Romney backs Olympics moment of silence to honor Munich victims
LONDON (Reuters) - U.S. presidential candidate Mitt Romney, about to visit the London Olympics and Israel, said for the first time on Monday that he supports an official minute of silence at Friday's opening ceremony for the Games to honor Israeli athletes killed at the 1972 Munich Olympics.
Romney's move broke years of his own silence on the issue, including his time leading the Salt Lake City Winter Olympics in 2002. During those Games, survivors of the slain Israelis called on the International Olympic Committee to observe a moment of silence to mark what was the 30th anniversary of the deaths in Munich. The IOC declined.
Now, with Romney in a heated campaign against Democratic President Barack Obama and heading to Europe and Israel for a week on an international stage, the Republican former Massachusetts governor is joining those calls.
"Governor Romney supports the moment of silence in remembrance of the Israeli athletes killed in the Munich Olympic Games," Andrea Saul, a spokeswoman for Romney, told Reuters in an email on Monday.
Romney's statement seems to align him with Obama and officials in several other countries who have urged the IOC to do more to remember the massacre in Munich, where 11 Israeli athletes and coaches and a local police officer were killed after Palestinian gunmen sneaked into the Olympic village and demanded the release of hundreds of prisoners held in Israel.
"We absolutely support the campaign for a moment of silence at the Olympics to honor the Israeli athletes killed in Munich," Tommy Vietor, a spokesman for Obama, said in a statement last week.
At the time, Romney's position was less clear. Saul told Yahoo News on Thursday that Romney had not taken a public stance on the matter.
The IOC, which oversees the Olympics, has said the opening ceremony is not appropriate for such a moment of silence.
"We feel that the opening ceremony is an atmosphere that is not fit to remember such a tragic incident," IOC President Jacques Rogge said at a news conference last week.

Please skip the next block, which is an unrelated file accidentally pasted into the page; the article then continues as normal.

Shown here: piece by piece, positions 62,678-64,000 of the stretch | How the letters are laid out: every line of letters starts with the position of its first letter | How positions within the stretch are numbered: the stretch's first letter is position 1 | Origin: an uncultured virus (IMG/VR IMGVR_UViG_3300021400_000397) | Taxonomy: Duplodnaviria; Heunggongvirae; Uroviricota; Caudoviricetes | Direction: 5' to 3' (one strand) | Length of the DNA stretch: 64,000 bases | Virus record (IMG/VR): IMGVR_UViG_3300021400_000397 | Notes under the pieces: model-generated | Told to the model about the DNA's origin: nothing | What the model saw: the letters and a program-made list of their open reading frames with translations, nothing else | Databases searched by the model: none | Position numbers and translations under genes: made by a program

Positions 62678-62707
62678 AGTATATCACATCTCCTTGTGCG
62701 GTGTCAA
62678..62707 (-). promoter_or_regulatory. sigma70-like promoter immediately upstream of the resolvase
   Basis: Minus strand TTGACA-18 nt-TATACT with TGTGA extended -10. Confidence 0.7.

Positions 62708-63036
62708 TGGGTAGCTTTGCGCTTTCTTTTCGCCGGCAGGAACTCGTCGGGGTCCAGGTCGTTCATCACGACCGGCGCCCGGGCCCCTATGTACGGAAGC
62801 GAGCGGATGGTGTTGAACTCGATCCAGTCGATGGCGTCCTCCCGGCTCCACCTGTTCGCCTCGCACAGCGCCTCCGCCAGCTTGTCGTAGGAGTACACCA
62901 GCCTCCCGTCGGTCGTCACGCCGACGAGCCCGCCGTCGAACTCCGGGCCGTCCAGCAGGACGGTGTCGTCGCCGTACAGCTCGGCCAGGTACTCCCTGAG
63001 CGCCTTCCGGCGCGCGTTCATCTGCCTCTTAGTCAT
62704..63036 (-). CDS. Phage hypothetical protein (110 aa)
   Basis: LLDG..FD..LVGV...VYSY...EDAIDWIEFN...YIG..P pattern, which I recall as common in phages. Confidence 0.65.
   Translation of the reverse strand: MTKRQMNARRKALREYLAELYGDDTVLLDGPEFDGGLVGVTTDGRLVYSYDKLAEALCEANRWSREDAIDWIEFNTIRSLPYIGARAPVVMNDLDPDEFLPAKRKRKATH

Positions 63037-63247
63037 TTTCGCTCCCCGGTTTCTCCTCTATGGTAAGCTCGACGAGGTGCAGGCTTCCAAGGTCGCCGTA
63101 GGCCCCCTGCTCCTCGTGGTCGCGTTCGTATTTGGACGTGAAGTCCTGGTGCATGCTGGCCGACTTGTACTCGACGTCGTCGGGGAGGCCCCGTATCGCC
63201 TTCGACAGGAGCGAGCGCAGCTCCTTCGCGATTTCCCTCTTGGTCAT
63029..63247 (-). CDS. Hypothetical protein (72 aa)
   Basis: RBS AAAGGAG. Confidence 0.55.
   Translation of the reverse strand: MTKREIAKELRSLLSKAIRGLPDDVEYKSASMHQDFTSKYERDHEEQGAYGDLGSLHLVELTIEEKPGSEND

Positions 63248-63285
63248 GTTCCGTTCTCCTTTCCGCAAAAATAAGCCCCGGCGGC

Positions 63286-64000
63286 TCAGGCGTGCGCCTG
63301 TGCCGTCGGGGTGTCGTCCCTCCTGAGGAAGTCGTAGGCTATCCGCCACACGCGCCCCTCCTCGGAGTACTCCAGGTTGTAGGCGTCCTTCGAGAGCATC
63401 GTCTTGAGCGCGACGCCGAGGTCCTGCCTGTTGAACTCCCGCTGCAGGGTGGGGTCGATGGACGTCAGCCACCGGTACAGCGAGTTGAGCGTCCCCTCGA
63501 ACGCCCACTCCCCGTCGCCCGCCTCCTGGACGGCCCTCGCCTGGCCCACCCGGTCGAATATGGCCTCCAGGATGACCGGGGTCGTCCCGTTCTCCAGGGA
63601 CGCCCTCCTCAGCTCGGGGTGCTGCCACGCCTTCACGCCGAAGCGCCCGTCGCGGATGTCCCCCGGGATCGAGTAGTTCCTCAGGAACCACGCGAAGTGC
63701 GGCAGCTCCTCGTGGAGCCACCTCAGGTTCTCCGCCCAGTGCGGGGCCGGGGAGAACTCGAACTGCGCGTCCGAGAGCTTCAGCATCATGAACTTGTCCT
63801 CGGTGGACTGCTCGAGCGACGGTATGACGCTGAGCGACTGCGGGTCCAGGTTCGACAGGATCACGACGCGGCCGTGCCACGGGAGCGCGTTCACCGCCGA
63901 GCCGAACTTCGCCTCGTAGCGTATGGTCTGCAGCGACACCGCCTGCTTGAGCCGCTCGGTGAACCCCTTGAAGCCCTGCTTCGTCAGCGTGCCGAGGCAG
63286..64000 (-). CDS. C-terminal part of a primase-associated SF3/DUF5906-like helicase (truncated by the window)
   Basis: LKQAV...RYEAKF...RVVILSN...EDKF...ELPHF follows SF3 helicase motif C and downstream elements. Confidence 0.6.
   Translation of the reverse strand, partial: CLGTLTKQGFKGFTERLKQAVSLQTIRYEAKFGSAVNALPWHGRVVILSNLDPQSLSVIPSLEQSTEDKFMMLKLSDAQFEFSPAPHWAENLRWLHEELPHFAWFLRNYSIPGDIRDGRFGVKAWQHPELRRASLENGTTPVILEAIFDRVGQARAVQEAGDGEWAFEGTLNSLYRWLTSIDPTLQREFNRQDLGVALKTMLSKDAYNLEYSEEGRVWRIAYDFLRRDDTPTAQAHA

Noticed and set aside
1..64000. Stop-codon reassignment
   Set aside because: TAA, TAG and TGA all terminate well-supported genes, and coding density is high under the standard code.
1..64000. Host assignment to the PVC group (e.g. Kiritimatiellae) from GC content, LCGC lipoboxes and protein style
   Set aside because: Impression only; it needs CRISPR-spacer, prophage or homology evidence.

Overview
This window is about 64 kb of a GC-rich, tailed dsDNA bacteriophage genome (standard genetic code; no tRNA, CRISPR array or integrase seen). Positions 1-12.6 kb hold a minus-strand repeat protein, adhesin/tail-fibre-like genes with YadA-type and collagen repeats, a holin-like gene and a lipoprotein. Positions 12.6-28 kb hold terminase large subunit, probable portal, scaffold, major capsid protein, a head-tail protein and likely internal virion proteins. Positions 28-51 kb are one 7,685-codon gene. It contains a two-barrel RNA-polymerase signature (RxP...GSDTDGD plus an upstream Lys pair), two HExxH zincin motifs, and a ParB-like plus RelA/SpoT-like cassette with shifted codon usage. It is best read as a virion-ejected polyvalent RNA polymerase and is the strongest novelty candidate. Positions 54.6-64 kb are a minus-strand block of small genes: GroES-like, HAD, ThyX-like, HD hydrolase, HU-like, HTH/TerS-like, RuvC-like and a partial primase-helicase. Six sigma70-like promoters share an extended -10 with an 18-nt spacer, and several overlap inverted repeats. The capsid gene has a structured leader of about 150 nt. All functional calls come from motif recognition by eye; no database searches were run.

At another news conference on Monday, Rogge apparently tried to defuse the issue by declaring a minute's silence during the new conference itself.
"I could not speak here about peace and sport without reminding what happened 40 years ago," he said.
Rogge disputed the notion that his actions were aimed at blunting demands for a moment of silence at the opening ceremony. "The intention was not to calm anyone," he said.
FEARS OF ARAB BOYCOTT?
Ankie Spitzer, widow of one of the Israeli athletes killed in Munich and a long-time campaigner for an official Olympic moment of silence, told Reuters that two days ago, one of Rogge's top deputies said the IOC was "afraid of an Arab boycott" if an official period of silence were ordered to commemorate the Munich incident.
ESPN.com reported that confidential IOC minutes from a meeting before the 2000 Sydney Olympics suggested that the organization had received "threatening letters on the issue from several different Arab Olympic committees."
The IOC did not respond to an e-mail requesting further comment.
Deborah Lipstadt, professor of modern Jewish history at Emory University in Atlanta, said the IOC's refusal to call for a minute of silence was "pure and simple unabashed antisemitism," although she said it was prejudice of a "mild" - rather than violent - nature.
She said Romney might have had considerably more influence on the IOC's handling of the issue had he spoken out in favor of a moment of silence when he led the Salt Lake Olympic Committee 10 years ago.
On the 30th anniversary of the Munich killings "he did not speak out. ... He did nothing," Lipstadt said.
"Mitt Romney's failure to do that was failure of character," added Lipstadt, who said she supports Obama but is not connected to his campaign.
LOBBYING FOR RECOGNITION
Lipstadt, one of America's most eminent historians on the Holocaust, said the IOC has used an opening ceremony to memorialize other athletes who died tragically.
She noted that at the 2010 Winter Olympics in Vancouver, Canada, organizers arranged a moment of silence for a Georgian luger who had died in a training accident just before the Games.
"The athletes who were murdered (in Munich) were from Israel and were Jews. ... The only conclusion one can draw is that Jewish blood is cheap, too cheap to risk upsetting a bloc of Arab nations and other countries that oppose Israel and its policies," Lipstadt wrote in an article.
This year, those pushing for a moment of silence at the opening ceremony recruited an array of political heavyweights to publicly press the IOC on the issue.
The American Jewish Committee said that resolutions supporting the minute of silence have been approved by the U.S. Senate, the Canadian and Australian parliaments and Germany's Bundestag. Also, 140 members of Italy's parliament have supported the campaign.
In lieu of an official moment of silence at Friday's opening ceremony in London, which Romney is scheduled to attend, British Jewish groups are organizing a private commemorative event at the Guildhall, a historical London building.
The Zionist Federation of Great Britain and Ireland has called for a more widespread moment of silence at 11 a.m. (0600 EDT) on Friday.
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